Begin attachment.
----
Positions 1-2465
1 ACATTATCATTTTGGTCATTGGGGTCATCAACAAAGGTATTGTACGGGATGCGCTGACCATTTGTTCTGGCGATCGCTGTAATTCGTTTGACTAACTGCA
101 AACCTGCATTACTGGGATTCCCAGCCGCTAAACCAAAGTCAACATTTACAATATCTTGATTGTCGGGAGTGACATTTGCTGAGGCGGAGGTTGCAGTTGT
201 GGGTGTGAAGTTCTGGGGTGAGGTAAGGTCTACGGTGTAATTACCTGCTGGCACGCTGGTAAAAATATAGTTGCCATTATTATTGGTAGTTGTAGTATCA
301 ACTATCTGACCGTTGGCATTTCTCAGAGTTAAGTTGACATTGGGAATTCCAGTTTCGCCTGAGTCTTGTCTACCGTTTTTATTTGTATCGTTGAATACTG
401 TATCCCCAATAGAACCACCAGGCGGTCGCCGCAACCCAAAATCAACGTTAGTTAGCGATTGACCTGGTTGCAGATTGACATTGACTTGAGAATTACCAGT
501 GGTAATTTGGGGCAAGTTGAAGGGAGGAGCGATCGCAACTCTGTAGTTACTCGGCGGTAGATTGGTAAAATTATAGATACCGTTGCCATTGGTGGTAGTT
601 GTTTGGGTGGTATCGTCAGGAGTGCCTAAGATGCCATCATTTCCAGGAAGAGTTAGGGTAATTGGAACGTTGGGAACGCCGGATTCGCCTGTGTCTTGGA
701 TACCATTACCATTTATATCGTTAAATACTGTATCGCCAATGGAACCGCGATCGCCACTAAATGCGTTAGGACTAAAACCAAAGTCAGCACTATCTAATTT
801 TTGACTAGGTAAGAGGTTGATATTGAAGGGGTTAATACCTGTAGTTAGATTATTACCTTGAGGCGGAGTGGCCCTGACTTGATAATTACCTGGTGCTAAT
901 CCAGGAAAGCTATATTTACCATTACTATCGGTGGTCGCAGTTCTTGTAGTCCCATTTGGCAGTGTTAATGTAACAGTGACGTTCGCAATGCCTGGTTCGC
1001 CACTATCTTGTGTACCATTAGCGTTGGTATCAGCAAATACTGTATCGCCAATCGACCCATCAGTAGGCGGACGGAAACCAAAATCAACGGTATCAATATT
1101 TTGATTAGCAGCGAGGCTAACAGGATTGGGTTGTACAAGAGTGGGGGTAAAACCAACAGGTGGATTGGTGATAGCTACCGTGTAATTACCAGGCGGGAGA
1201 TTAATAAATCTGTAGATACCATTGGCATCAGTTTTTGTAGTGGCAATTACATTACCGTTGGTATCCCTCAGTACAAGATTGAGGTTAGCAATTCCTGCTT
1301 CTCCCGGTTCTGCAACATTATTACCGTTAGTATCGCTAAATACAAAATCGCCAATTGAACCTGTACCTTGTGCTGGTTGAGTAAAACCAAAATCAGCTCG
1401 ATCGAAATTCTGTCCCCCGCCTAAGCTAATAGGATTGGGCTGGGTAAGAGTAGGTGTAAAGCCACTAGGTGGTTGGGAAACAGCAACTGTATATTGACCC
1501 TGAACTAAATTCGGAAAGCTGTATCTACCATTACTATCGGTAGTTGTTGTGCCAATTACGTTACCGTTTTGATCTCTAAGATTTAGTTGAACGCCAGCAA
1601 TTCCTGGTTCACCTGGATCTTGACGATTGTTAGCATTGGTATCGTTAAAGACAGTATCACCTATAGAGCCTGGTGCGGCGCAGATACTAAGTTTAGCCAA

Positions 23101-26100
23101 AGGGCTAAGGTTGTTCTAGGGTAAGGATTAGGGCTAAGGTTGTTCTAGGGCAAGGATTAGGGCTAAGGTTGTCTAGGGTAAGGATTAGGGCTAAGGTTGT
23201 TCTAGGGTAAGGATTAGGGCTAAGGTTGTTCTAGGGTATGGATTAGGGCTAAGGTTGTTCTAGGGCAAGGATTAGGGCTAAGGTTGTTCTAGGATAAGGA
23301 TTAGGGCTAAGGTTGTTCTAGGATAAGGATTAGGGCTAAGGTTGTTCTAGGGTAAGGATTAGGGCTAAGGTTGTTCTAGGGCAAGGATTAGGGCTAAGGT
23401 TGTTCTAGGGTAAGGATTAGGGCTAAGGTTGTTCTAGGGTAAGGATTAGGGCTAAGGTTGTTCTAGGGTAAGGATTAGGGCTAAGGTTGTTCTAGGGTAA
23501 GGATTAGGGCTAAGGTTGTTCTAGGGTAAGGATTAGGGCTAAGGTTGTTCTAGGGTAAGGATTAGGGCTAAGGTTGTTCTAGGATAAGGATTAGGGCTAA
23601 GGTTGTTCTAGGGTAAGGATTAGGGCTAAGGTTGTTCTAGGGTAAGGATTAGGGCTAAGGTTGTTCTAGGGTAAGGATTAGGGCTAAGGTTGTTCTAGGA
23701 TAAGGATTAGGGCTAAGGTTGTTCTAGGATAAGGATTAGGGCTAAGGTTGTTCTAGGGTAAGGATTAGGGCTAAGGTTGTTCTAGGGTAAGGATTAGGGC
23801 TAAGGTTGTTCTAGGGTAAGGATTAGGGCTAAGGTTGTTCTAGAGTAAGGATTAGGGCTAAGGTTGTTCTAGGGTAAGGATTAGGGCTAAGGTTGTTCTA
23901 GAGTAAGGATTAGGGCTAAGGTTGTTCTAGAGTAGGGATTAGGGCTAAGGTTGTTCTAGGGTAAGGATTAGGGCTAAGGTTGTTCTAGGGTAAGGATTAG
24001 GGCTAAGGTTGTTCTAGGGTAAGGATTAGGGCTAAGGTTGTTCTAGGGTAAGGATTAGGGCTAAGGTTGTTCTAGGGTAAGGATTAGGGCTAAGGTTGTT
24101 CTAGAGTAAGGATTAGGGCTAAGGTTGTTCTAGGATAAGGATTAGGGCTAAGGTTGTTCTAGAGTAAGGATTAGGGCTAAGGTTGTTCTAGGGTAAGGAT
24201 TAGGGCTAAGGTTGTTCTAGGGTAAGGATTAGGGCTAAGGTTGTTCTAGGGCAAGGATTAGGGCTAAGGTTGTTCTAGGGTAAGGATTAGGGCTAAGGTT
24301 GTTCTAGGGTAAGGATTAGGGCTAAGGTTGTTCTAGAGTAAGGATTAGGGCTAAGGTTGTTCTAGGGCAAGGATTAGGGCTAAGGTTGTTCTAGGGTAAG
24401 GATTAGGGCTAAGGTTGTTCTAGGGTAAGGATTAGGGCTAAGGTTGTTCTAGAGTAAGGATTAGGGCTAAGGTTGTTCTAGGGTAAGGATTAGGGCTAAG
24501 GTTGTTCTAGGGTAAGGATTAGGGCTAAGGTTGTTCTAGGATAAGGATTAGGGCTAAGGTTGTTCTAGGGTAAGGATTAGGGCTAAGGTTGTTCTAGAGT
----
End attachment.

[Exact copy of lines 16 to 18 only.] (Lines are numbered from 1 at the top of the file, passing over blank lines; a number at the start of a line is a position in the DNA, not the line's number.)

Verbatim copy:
1401 ATCGAAATTCTGTCCCCCGCCTAAGCTAATAGGATTGGGCTGGGTAAGAGTAGGTGTAAAGCCACTAGGTGGTTGGGAAACAGCAACTGTATATTGACCC
1501 TGAACTAAATTCGGAAAGCTGTATCTACCATTACTATCGGTAGTTGTTGTGCCAATTACGTTACCGTTTTGATCTCTAAGATTTAGTTGAACGCCAGCAA
1601 TTCCTGGTTCACCTGGATCTTGACGATTGTTAGCATTGGTATCGTTAAAGACAGTATCACCTATAGAGCCTGGTGCGGCGCAGATACTAAGTTTAGCCAA